(My wife pointed out to me that there is a movie called One Missed Call, which is an adaptation of the Japanese horror movie, with the distinguished rating on Rotten Tomatoes of 0%. Which means taping two people playing this game would probably garner better ratings.)
In One Missed Call, the players play two people are are far from each other and are either drifting apart or coming together. You sit back to back so you can't see each other and play out phone calls.
At the start of the game, you decide how physically apart you are and each person secretly decides if you are coming together or falling apart.
You then will phone each other. Note I don't say take turns. Let's be painfully honest, life doesn't act so fairly either. The non-calling player has a choice of answering or not. If they don't, then the other player has a choice of leaving a voicemail or not.
Each player has a list of phrases. Comes with the game, you don't pick them out yourself. They include things like I love you and I'm sorry I couldn't make it. When you say them, you check them off your list. After you have checked all of them off, you can't make any more calls or answer any calls.
After you have three minutes of silence, probably awkward silence, the game ends.
One Missed Call strikes me as the kind of game that I don't really want to play but I think does a good job doing what it sets out to do. On paper, it is about physical distance and physical separation. Of course and obviously, it's about exploring emotional separation.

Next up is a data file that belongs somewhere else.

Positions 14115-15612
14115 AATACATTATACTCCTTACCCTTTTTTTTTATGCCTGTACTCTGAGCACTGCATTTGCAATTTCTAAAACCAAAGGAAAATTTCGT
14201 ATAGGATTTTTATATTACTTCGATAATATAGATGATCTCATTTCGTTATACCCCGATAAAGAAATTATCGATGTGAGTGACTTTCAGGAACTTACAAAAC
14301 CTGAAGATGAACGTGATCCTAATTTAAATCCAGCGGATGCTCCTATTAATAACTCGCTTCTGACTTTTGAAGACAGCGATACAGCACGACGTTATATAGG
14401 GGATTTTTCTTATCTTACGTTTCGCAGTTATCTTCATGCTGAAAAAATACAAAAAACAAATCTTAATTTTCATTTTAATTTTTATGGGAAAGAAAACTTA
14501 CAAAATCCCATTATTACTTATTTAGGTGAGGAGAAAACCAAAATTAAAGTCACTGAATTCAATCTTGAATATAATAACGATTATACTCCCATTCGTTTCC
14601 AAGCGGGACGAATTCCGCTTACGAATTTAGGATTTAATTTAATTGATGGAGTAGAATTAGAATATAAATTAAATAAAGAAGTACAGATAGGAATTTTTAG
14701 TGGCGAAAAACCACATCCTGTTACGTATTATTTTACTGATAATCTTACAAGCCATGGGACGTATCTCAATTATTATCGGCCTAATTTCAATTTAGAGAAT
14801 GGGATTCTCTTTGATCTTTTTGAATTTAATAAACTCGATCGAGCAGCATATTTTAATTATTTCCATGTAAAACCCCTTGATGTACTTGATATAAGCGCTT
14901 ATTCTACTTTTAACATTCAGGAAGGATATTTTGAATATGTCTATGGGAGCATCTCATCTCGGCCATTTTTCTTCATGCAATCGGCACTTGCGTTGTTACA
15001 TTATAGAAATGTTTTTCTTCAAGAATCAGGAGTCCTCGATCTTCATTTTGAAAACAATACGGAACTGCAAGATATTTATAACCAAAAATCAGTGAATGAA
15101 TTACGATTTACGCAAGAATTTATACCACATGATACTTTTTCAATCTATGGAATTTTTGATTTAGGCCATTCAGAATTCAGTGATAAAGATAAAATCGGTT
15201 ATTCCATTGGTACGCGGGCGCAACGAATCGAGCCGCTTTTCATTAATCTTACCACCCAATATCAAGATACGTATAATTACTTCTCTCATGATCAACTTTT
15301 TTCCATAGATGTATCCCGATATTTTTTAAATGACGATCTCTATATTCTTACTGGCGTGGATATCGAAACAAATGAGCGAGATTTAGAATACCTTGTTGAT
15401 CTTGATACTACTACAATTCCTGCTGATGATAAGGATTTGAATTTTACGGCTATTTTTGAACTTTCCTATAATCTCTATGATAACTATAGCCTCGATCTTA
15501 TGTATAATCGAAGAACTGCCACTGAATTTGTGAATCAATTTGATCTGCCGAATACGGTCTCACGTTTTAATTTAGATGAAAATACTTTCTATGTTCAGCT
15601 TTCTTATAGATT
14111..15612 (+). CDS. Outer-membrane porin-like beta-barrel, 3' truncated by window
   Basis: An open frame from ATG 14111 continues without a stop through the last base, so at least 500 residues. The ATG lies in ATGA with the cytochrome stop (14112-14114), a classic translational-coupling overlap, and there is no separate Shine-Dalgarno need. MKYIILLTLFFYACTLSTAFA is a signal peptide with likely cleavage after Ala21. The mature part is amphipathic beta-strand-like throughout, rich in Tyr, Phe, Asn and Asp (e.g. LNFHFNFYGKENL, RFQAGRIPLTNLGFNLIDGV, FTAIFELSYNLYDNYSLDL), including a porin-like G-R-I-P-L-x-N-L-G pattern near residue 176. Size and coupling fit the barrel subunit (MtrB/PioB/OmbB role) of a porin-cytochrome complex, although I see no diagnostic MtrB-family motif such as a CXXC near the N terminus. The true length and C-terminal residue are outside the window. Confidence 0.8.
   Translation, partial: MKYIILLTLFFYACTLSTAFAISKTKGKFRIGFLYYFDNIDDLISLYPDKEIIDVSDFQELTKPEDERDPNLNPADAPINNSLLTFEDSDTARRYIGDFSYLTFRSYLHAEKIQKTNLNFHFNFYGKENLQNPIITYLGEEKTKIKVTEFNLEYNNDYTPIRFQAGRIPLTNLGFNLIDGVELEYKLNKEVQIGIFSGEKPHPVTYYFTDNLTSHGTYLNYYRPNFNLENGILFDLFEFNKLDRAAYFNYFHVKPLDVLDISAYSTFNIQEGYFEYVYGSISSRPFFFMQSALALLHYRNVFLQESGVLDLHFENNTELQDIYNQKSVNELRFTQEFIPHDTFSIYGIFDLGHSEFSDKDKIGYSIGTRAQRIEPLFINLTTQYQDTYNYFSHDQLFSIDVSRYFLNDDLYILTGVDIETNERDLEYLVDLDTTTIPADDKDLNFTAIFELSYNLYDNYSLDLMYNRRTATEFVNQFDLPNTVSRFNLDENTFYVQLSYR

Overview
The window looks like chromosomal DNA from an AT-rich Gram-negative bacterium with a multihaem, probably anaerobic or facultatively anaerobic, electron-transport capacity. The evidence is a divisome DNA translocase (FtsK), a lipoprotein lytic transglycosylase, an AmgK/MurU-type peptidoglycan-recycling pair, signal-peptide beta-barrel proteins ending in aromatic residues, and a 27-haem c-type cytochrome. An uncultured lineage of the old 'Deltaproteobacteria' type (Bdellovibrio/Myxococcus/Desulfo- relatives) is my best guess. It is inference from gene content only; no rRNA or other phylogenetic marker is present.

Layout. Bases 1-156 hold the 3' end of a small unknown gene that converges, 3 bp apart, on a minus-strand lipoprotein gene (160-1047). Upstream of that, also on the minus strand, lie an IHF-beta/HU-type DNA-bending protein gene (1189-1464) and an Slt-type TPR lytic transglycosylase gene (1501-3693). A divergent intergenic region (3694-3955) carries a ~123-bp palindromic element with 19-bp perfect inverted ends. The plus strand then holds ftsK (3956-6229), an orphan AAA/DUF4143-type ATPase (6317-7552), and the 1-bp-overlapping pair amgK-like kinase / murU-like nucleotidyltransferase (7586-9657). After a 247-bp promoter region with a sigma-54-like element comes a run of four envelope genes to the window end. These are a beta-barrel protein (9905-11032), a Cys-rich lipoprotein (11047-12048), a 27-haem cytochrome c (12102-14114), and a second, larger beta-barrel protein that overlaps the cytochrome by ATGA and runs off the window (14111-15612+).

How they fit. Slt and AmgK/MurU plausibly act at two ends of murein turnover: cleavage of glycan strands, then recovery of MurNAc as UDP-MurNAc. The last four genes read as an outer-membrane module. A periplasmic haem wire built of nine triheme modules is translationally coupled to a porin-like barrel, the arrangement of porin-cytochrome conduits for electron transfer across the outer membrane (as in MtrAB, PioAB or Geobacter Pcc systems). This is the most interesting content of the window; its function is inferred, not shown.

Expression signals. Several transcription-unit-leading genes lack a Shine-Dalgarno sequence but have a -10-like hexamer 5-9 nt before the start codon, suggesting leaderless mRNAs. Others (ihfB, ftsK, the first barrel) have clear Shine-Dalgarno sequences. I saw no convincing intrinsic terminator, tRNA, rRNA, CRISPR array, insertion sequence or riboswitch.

As with any game like this, the players are going to get as much as they put in the game. The rules freely admit that you might be very casual and flippant with your phrases. And that works too because that's another way of coping with emotional separation.
There are even rules for playing via email or real phones or even the post office. Frankly, I think that might be a good way to make the game real. Perhaps too real.
One Missed Call really reminds me of Slower Than Light from Twenty Four Game Poems by Marc Majcher, which is a collection of very short forms. In Slower Than Light, you were communicating with the other players by passing notes. However, with every turn, everyone grows farther apart. You have to wait more and more turns in order to read a note until, at the end of the game, you leave with one note unread.
While I am not a fan of every game in Twenty Four Game Poems, I do think that Slower Than Light is pretty brilliant. With a very simple mechanic, it does a wonderful job of demonstrating growing distances.
Physical distance and, more importantly, emotional distance are very powerful things. Both One Missed Call and Slower Than Light create a way for people to discuss them.